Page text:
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When a combination of theatrical talont — whether it be dramatic, operatic, comedy, or burlesque— tours under the auspices of Mes<rs Williamson & can always be taken for granted that the arkists are well up in tueir specialities, and that the programme submitted, which will always be fonnd excellent, will be carried out with celerity and with all the up-to-date effects. The first visit to New Plymouth of a company under the direct control of Messrs Williamson and MnsgroVa is, of course, a matter of some concern it> the town, inasmuch, as all depends on the' support accorded as to whether tha towa shall enjoy a continuance of visits from tbo firm's many companio* that peiiodically tour New Zealand. The support accorded the Mataa Vaudeville Company, the first of the Firm's companies to adopt the West Ooaet route in preference to the East Oimt; (rti Friday night must have been satisfactory to the management, as the Alexandra Hal! wa» well filled, both up and downstairs. The sndience by their hearty and frequent applause, and by their demands for repeats, showed that they appreciated a good performance. The performance opened with a musical comedy, " Fun in the Kitchen," being '• The Area Bells " slightly adapted, in which tn'e parts ware sustained by Mis» Alioe Leamar (Fsnelope), Mr J. Coleman (Pitcher), Mr P. Lawton (Tester), Mr E. Fitts (.Walker Chalks), and Mist Campien (the Missus). Miss Leatnar, who as a burksque actress occupies a prominent position on the colonial stage, played the part of the servant maid with naivete and vivacity, and sang the musical auaibers all»ted the part in good style. The duet and danco, The A.rt >f Lov«; fry Miss Leamar and Mr CoUc & won an imperative encore, the high kicking of the latter tang a feature. Mr Fitts scored in tha mt\m f " Lore's Serenado," and responded to an encore. He has a powerful and pleasing baritone voice. Other features introduced were a •nng, Toora Laddie, by Miss Leamar, who was decidedly good in a weeping verse ; a policeman's recital song, Last Night, by Mr Coleman ; and bone specialities by Mr F. Lawton, whose imitatiou of a railway engine wat very effective. The three Delevines atid the Wiutertoa sisters gave a couple of mandoline selections, preceded by some eccentric dumb business, and followed by a graceful and pretty dance with mandoline playing. The number was rapturously encored, as it deserved to be, and the performers repeated the dance. The high-kicking of the Delevines was neatly executed. Mr E. Fitts won an encore for his rendition of " I Love Bat Thee," and responded with Another number. Mr F. Lawton gave a clever exhibition of whistling. The Canary Polka was sweetly whistled, and in Ben Holt the performer again showed tbat ih»re is versatility in whistling as in any other line. Ho also whistled the Yirgiuiu Skedaddle. The pocket comedian, Little Gulliver, tang Patsy Brannigan with considerable effect, and for an encore pave a humorons parody on Horns Sweet Home. Misi Alice Leamar was seen to advantage in tbe serio comic song, American Millionaire, which she gave with artisticstyle and finish. For an encore the lady gave a *ong in character en titled,"AU through Sticking to a Soldier," the tile contained in which was certainly a reflection on the chivalry of the military. The lugubrious earnestness with which Miss Lenmar vocalised tho long, combined with the characteristic costume, tended to fairly convulse the audience. For another encore the lady gave a negro plantation melody with dance . Mr J. Coleman was succeuf al in the character song, "Saucy Kate, tbe Flower Girl," and also in the scarecrow dance, for both of which he was encoroJ. The three Delovines gave a clever act called Satanic gambols. Dressed as Mephistopheles they cut some funny caper-, and tumbled each other about in a way that made the audience think they had no regard for their bones. The performance concluded with Mr Leoni Clarke's exhibitioa with his cat?, monkeys, rats, mice, and birds. Mr Clarke has been aptly termed the Cat King, in view of tbe proficient way he has trained" pussy," usually a very intractable animal to guide or control. The performance opened with a hurdle race, in which tbe cat*, gaily bedecked with ribbon, upheld their reputation as good leapers. The monkeys also hurdled. Walking a horizontal pole was tha next exhibition, and after this th>; cats walked the pole, which wai in turn thickly studded with canaries, mice, J and white rats. The pmsieu picked their way over with the utmost confidence, 5 an' l the small fry on tbe pole did not at all r , feel alarmed at the cloie proximity of their nucural enemy. The jumping from pedestal to pedestal and through burning hoops f showed that the cats and monkeys had a 1 varied repertoire. The boxing cats was very fupny, and so was the rats excursion. 1 The rat* come down a shoot, and take r their plaoe in miniature railway carriages, . drawn by a miuiaturo engine, which runs 1 round on a circular line. Finally the ' engine explodes and the rats are upset 9 from the cars, The parachute act by a cat is also another remarka ble performance 1 The cat climbs up a rope to a basket, to 7 which is attached a parachute, the whole being suspended from the ceiling of the ball. At a given signal the parachute and . basket are loosened and puss floats down to 1 be caught by Mr Clarke. The orchestral 1 musio during the performance was ex1 cellent, and was greatly appreciated by j the audience. Mr Eeidle is the able conductor. A Matinee performance was given this 1 (Saturday) afternoon.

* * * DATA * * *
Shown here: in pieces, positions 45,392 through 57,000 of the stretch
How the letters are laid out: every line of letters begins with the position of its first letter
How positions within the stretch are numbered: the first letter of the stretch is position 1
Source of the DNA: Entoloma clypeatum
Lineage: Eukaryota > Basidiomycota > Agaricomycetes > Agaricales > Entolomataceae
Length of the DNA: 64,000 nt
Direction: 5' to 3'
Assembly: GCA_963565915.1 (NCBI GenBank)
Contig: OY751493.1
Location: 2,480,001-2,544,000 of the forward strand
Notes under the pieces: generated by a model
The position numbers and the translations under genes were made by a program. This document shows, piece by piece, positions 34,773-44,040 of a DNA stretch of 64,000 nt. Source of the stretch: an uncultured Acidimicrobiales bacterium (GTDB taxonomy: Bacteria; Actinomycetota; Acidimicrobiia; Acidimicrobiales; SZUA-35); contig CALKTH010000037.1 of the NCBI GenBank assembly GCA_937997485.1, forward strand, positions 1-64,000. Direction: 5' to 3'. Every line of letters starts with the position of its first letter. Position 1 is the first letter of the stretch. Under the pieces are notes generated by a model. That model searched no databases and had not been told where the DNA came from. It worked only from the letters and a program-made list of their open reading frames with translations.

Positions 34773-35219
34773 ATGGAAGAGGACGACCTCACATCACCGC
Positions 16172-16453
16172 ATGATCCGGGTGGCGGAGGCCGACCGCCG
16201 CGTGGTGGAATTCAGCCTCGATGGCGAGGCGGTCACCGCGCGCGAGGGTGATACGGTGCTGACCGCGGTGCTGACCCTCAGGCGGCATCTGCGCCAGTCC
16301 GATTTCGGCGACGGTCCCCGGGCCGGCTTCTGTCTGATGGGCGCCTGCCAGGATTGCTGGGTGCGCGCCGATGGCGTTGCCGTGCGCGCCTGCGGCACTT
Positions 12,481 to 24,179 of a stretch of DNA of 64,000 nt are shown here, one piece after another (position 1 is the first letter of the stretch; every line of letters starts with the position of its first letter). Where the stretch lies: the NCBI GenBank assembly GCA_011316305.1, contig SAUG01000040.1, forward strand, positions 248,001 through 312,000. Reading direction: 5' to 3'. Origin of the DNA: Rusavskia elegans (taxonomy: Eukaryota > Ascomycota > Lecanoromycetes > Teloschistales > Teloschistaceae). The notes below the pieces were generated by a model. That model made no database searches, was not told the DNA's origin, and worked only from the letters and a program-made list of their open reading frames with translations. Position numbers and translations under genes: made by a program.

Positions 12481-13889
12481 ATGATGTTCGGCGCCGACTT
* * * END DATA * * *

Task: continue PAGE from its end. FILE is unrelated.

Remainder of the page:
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Bibliographic details

Taranaki Herald, Taranaki Herald, Volume XLVI, Issue 10950, 19 June 1897

Word Count

FIRST PERFORMANCE. Taranaki Herald, Volume XLVI, Issue 10950, 19 June 1897